A forthcoming study in the Journal of the American Medical Association Internal Medicine found that hearing loss was associated with accelerated cognitive decline in a sample of community-dwelling older adults. This longitudinal study (in which observations are repeated at different points over time) builds on earlier cross-sectional studies (in which observations are made at one point in time), some discussed previously in aging in action. that identified a correlation between hearing loss and cognitive impairment.
The 1,984 study participants were drawn from a larger longitudinal study, which began in 1997, of a random sample of older adults from the Pittsburgh and Memphis metropolitan areas. As part of the inclusion criteria for the hearing study, participants had to report no difficulty with basic activities of daily living and to be without significant cognitive impairment at the time they began the study. Participants were given a hearing test and were then given cognitive tests at as many as four different times over the following six years. Participants were also given a questionnaire and health screenings for other relevant risk factors for cognitive decline, such as hypertension, diabetes mellitus, stroke history, and smoking status.
Participants had their hearing assessed in a “sound-treated booth” in a laboratory, which allows for a more controlled and stable environment than many previous studies on hearing and cognition, which have tended to use portable equipment in participants’ homes.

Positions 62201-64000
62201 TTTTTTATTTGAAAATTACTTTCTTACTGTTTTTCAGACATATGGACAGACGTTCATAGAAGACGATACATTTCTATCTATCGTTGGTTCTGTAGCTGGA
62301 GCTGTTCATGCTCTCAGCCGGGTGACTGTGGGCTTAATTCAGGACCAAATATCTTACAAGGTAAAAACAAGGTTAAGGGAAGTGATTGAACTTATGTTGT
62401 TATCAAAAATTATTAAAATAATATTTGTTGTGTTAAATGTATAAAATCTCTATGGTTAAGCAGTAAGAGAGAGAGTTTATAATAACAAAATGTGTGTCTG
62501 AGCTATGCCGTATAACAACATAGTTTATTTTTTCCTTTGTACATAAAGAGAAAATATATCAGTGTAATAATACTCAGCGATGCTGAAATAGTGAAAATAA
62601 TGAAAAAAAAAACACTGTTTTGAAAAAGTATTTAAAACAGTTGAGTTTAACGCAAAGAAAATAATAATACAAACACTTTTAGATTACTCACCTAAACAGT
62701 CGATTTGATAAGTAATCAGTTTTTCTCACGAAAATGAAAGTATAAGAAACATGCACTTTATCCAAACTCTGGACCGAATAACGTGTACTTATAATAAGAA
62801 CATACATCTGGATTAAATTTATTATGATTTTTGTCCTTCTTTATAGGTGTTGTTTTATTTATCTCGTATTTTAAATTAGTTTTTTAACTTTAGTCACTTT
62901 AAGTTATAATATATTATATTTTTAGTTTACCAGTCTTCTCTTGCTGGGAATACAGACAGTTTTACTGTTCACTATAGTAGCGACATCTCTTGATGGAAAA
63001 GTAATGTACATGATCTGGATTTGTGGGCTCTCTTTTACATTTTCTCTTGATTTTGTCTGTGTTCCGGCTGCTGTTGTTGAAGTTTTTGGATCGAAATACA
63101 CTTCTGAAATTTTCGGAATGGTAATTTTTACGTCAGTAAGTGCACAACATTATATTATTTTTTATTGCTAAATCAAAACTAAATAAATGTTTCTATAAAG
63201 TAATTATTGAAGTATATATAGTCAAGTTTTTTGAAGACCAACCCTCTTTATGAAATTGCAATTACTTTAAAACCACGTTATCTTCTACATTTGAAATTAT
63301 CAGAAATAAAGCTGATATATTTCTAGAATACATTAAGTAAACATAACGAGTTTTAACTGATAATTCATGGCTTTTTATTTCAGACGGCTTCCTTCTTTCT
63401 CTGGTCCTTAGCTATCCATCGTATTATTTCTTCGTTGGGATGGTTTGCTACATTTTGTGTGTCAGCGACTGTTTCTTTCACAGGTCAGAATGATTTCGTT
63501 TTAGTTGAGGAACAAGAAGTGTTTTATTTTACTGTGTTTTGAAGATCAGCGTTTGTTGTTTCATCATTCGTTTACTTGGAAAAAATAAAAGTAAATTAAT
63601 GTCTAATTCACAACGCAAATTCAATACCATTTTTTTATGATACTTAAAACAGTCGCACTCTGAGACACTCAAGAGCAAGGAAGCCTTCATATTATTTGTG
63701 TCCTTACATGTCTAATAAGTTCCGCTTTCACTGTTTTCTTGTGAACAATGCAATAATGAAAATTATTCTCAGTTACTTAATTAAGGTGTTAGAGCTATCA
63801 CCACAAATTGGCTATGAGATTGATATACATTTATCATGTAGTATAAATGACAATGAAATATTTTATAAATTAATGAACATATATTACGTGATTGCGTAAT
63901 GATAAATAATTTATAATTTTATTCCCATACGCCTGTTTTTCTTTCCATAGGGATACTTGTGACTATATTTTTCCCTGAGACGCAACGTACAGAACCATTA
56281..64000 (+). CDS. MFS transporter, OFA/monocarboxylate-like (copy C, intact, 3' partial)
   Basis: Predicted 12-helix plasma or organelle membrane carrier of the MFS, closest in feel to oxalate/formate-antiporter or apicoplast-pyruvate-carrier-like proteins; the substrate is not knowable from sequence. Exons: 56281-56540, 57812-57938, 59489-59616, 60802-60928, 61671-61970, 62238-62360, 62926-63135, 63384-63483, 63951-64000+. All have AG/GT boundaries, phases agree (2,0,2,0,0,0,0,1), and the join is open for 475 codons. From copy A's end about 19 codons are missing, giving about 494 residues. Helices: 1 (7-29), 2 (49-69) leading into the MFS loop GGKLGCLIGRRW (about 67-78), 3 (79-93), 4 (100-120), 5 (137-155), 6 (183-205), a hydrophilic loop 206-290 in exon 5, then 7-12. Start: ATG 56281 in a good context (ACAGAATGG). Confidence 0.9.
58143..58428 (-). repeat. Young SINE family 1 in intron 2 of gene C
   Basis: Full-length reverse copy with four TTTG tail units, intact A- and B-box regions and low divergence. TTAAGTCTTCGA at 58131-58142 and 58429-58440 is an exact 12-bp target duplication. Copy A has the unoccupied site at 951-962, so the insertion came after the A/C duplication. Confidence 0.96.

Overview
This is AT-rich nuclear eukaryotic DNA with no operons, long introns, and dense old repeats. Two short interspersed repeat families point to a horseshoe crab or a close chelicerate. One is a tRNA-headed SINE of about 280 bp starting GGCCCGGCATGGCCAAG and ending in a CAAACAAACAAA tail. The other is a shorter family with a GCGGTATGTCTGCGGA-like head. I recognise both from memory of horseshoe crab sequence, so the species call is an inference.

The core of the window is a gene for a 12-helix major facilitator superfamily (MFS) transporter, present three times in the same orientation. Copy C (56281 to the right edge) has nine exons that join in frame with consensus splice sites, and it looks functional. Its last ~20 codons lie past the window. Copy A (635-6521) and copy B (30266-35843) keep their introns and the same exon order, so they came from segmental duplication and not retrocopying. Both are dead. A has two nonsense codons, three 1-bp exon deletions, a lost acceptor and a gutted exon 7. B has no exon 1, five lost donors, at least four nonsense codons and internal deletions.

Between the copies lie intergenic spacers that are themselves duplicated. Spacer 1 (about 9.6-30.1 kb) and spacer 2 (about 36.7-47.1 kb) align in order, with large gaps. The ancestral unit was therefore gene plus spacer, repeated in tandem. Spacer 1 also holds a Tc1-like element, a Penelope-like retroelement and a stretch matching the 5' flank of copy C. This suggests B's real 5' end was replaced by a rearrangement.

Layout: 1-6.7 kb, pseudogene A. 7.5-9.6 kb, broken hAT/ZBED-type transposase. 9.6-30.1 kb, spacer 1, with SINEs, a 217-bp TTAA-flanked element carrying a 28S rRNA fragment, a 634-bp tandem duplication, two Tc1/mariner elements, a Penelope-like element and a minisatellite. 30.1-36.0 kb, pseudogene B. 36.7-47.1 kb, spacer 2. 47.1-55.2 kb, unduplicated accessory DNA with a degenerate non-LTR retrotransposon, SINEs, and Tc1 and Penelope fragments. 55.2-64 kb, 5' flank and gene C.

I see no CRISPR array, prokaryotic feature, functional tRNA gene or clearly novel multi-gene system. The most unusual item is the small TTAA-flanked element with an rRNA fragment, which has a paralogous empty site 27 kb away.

On average, participants with hearing loss at the beginning of the study experienced more rapid cognitive decline than participants without hearing loss. Severity of hearing loss as also associated with the rapidness of decline, and with the chance of developing clinically significant cognitive impairment. The study was not designed to explain the underlying causes behind this association; various hypotheses include an underlying neurological disorder influencing both hearing and cognitive test performance, the possibility that hearing loss leads to social isolation or “cognitive load” (that is, the loss of hearing puts a sufficient burden on the individual, negatively impacting their other cognitive abilities), and the possibility that cognitive testing may be biased against individuals with hearing loss who might experience poor verbal communication. However, both verbal and nonverbal test scores were associated with hearing loss within this sample.
Hearing aid use appeared to decrease the rates of cognitive decline among those with hearing impairments, though not to a standard of statistical significance. However, the subsample of individuals with hearing aids may not have been large enough to detect protective effects of hearing aid use. Further, individuals with hearing aids differ tremendously in their experience of the technology, in terms of treatment and hearing efficacy. Thus, it is unclear from this study whether or not successful hearing aid use might attenuate the association between hearing loss and cognitive decline.